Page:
Tetra Tech’s Sabrina Daley, International Development Services intern, is writing a series of blog posts about learning from women at Tetra Tech who are leading significant international development projects. In this post, she introduces our Dr. Gina Green, project manager for the U.S. Agency for International Development’s (USAID) Ecosystems Improved for Sustainable Harvest (ECOFISH), Sustainable Ecosystem Approach (SEA), and OCEANs Partnership projects. All opinions expressed in this post are the author’s own.

Tetra Tech has been implementing marine, coastal, and biodiversity programs in the Philippines for the past 20 years. Our Dr. Gina Green has played an integral role in many of these programs. She is a biodiversity, climate change, conservation, and agricultural specialist with more than 25 years of experience designing, implementing, and evaluating initiatives to protect and manage natural resources in North America, Latin America, the Caribbean, Europe, Asia, and the Pacific. Her work helps build bridges between the public and private sectors with integrated and innovative approaches, such as promoting the development of environmental trust funds and public-private partnerships that support environmental stewardship.

Gina managed Tetra Tech’s most recent project, the USAID ECOFISH project, a five-year technical assistance program that aimed to improve the management of coastal resources to support local economies in eight key marine biodiversity areas in the Philippines. Using an ecosystems approach to fisheries management (EAFM), ECOFISH worked to conserve biodiversity, improve ecosystem productivity, and reestablish profitable fisheries within these regions of the Philippines. ECOFISH, which built on the success of the previous USAID fisheries projects, focused on the health and functionality of both ocean and human systems. It also worked to bring private sector partnerships to the forefront of the project.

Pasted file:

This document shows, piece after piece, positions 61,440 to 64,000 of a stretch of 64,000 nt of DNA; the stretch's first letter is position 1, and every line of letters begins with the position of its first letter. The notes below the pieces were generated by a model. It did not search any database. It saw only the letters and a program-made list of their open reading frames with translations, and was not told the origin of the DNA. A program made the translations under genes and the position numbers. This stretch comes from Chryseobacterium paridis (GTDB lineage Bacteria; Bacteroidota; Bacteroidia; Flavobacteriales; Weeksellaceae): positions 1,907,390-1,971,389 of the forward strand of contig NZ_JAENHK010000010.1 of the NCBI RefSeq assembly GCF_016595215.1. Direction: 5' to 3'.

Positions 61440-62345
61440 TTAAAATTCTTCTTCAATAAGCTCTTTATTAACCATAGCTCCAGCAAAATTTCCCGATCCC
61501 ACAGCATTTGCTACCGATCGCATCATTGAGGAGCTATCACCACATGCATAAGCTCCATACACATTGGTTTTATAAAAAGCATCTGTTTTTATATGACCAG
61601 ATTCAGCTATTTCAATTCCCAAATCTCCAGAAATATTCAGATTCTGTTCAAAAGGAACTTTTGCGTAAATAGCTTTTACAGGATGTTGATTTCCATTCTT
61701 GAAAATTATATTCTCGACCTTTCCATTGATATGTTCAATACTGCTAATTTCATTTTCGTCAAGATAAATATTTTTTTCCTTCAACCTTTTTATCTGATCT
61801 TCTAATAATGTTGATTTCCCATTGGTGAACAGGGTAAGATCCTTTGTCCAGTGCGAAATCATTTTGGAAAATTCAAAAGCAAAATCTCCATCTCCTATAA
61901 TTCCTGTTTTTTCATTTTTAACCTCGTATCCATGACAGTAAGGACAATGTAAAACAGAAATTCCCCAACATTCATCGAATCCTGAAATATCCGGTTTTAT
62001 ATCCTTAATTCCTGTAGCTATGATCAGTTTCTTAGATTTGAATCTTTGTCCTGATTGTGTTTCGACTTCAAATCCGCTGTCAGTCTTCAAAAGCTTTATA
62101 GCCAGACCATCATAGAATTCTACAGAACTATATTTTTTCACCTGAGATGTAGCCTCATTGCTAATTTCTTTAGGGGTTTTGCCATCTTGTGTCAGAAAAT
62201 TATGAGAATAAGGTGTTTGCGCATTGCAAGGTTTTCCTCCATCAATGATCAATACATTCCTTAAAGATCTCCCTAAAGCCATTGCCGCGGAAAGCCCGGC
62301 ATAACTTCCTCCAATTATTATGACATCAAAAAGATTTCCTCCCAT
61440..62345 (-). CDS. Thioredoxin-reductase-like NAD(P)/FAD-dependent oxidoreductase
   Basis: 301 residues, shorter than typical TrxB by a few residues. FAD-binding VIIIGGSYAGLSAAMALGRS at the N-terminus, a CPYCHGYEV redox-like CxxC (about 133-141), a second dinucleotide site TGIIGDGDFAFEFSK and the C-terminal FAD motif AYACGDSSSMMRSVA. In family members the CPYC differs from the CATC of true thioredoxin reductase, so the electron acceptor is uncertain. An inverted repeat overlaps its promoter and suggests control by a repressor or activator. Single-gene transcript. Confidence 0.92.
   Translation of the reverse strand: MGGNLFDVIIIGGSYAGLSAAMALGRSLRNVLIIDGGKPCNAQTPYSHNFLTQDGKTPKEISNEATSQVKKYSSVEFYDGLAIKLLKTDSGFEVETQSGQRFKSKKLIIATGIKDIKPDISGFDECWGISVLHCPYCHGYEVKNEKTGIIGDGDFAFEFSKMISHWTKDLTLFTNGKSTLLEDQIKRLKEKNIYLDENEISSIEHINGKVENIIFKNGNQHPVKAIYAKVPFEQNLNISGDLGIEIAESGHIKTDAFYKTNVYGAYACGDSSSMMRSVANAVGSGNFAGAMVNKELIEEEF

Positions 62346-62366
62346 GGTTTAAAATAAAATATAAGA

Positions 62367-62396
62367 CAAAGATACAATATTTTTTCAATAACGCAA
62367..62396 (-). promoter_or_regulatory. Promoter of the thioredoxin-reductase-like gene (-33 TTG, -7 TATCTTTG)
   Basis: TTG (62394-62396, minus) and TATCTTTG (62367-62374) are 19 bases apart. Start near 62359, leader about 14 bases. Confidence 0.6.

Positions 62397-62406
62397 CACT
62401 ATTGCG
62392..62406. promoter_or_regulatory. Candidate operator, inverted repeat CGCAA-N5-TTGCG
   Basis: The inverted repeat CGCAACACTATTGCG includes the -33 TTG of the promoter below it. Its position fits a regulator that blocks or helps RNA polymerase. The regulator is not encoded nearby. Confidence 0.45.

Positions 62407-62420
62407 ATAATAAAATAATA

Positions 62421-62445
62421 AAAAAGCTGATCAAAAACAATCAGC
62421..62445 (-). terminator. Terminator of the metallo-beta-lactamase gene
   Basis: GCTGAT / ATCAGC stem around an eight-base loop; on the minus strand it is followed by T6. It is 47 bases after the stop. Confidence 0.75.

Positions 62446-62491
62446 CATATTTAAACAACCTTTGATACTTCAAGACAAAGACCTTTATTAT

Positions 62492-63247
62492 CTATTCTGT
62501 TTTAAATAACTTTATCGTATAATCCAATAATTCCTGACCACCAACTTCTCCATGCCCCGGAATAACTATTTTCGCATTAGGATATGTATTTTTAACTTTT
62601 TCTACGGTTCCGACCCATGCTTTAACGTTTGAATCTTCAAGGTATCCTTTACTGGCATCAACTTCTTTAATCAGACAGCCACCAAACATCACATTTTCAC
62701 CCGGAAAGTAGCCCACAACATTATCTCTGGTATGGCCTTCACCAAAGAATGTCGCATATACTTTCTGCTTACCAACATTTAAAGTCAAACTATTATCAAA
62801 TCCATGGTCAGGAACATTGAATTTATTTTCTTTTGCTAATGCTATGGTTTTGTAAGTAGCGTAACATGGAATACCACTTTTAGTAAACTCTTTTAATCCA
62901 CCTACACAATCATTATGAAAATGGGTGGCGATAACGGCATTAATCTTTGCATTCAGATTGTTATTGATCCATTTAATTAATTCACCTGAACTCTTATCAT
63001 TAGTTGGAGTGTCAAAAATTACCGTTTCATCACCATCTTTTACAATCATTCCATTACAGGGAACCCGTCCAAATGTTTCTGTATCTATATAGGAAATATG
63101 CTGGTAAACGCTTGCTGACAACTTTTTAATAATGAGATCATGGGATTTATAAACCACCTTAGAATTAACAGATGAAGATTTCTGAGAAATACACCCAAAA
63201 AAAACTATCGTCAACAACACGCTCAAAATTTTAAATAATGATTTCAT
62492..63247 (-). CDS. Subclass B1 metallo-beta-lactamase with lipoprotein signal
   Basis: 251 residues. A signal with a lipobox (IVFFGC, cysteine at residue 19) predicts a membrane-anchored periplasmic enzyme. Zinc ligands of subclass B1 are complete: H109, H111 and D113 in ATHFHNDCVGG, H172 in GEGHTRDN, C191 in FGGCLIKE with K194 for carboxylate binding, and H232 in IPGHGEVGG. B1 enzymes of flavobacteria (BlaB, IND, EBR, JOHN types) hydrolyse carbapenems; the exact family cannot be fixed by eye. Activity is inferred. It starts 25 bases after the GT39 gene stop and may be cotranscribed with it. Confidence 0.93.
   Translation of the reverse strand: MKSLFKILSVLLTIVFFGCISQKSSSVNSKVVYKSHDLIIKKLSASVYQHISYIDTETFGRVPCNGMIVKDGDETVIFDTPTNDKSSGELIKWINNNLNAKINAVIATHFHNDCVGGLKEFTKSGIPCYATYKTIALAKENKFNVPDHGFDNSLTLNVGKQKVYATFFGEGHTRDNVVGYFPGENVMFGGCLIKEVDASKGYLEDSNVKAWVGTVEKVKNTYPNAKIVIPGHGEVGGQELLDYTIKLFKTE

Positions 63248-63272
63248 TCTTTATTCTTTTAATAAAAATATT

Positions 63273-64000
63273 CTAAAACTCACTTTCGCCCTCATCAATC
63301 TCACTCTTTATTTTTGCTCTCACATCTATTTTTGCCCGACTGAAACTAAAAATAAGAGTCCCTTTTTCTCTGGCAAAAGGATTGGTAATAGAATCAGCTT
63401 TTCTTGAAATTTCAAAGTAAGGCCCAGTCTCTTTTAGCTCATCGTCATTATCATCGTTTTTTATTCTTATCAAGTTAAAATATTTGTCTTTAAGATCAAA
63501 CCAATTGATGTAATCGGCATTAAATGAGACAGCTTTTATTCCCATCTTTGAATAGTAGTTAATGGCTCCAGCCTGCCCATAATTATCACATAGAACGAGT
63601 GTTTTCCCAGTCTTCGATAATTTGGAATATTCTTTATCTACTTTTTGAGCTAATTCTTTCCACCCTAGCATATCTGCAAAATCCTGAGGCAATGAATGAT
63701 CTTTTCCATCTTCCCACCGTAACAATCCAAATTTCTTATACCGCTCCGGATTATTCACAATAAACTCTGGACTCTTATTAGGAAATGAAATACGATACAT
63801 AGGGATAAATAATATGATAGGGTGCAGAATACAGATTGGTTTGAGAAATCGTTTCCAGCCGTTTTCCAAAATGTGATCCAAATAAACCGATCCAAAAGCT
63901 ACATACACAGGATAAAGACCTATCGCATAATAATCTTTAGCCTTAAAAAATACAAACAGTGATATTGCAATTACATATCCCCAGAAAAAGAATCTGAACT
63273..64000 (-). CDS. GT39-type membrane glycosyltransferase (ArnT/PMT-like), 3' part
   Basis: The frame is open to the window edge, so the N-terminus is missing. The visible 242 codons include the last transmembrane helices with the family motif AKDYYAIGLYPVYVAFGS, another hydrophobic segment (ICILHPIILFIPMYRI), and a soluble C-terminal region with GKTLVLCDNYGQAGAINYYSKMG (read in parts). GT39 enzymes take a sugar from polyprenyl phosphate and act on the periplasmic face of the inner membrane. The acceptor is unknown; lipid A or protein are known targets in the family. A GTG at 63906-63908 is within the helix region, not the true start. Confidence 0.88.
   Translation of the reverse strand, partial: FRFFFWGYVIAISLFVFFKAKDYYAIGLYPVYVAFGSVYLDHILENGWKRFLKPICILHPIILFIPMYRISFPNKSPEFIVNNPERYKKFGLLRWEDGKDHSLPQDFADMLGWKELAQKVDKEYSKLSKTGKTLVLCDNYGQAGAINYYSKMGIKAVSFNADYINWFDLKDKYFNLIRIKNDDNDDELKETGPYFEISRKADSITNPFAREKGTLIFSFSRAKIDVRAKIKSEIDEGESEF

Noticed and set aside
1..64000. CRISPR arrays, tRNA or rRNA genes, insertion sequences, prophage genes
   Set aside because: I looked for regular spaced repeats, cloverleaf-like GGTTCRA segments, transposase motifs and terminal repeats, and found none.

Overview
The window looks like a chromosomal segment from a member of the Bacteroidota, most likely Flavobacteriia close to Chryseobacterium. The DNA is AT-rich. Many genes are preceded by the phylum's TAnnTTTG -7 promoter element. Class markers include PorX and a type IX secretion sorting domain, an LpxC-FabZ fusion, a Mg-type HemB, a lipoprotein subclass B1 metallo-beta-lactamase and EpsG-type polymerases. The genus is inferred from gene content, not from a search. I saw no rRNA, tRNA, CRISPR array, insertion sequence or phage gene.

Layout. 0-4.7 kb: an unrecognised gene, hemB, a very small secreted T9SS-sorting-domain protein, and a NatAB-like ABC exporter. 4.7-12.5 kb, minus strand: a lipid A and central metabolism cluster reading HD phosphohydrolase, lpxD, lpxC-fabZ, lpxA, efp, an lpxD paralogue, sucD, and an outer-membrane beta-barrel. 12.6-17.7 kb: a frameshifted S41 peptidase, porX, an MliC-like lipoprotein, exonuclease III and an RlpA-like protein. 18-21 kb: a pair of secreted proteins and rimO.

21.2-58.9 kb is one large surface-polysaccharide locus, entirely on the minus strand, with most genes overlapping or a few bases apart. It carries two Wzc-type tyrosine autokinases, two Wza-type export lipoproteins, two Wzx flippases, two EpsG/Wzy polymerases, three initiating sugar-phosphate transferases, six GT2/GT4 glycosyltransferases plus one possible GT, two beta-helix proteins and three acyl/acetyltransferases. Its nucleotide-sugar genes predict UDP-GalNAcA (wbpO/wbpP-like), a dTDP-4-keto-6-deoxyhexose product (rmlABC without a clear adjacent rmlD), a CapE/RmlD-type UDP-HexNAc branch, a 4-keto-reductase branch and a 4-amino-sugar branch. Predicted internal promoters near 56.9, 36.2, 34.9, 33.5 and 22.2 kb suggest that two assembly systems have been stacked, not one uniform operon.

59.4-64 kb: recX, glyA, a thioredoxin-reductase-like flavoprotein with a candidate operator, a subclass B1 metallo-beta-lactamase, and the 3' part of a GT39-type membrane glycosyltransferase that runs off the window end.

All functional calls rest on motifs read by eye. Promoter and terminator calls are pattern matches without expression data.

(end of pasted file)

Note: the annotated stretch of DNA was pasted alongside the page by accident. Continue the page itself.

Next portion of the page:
Tetra Tech’s work on ECOFISH led to the award of the OCEANS program, which focused supporting the Association of Southeast Asian Nations (ASEAN) and Coral Triangle member countries in using EAFM and preventing illegal fishing. Gina leads Tetra Tech’s work through OCEANS to establish a traceability system by enhancing catch documentation to ensure the tracking of fish catches across international waters to eliminate illegal fishing practices.

Tetra Tech’s work on projects like ECOFISH, OCEANS, and SEAS is crucial to the maintenance and security of coastal ecosystems and communities. The 10 ASEAN countries collectively account for a quarter of global fisheries production, with the Philippines and Indonesia being in the top 10 of world fish producers. Tetra Tech’s work in these regions allows for the expansion of fisheries in sustainable and profitable ways that alleviate poverty and provide food security globally.

Gina’s advice to development professionals based on her years of experience is to “be a good listener—you need to understand where changes need to take place, and you need to empower those who need to be empowered to get things done to meet the needs of the clients.”

“As a leader you have to be a coach, a teacher, as well as an implementer," said Gina. "There is always a glass ceiling or a concern that gender would potentially impact your opportunities, but it is about being competent in your field and being able to communicate with your team to perform the task you have been asked to do.”

Gina says her main objective is to provide opportunities to people who are motivated, capable, and not only want to do more but have the talent and skill to do so. She hopes that by passing on her core values and professionalism to other women in the field she will help them to rise to higher and more influential positions in the future.

About the Author

Sabrina Daley

Sabrina Daley is an intern with Tetra Tech International Development Services in Arlington, Virginia. She is studying environmental science at Cornell University with an intended concentration in marine management. Her coursework has focused on a holistic approach to environmental science, giving her a background in biology, physics, natural resource management, and environmental history. She hopes to pursue a career in marine management and ecology.